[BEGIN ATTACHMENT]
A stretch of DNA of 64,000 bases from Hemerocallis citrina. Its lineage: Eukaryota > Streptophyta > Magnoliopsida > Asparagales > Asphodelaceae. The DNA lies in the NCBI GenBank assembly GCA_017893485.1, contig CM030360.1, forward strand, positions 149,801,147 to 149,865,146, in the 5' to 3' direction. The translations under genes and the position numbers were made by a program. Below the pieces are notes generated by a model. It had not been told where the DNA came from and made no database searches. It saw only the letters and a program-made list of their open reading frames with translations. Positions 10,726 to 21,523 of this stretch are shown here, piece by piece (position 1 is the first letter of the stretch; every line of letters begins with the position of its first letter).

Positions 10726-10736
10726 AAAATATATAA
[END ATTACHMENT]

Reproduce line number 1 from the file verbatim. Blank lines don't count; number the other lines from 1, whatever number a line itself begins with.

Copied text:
A stretch of DNA of 64,000 bases from Hemerocallis citrina. Its lineage: Eukaryota > Streptophyta > Magnoliopsida > Asparagales > Asphodelaceae. The DNA lies in the NCBI GenBank assembly GCA_017893485.1, contig CM030360.1, forward strand, positions 149,801,147 to 149,865,146, in the 5' to 3' direction. The translations under genes and the position numbers were made by a program. Below the pieces are notes generated by a model. It had not been told where the DNA came from and made no database searches. It saw only the letters and a program-made list of their open reading frames with translations. Positions 10,726 to 21,523 of this stretch are shown here, piece by piece (position 1 is the first letter of the stretch; every line of letters begins with the position of its first letter).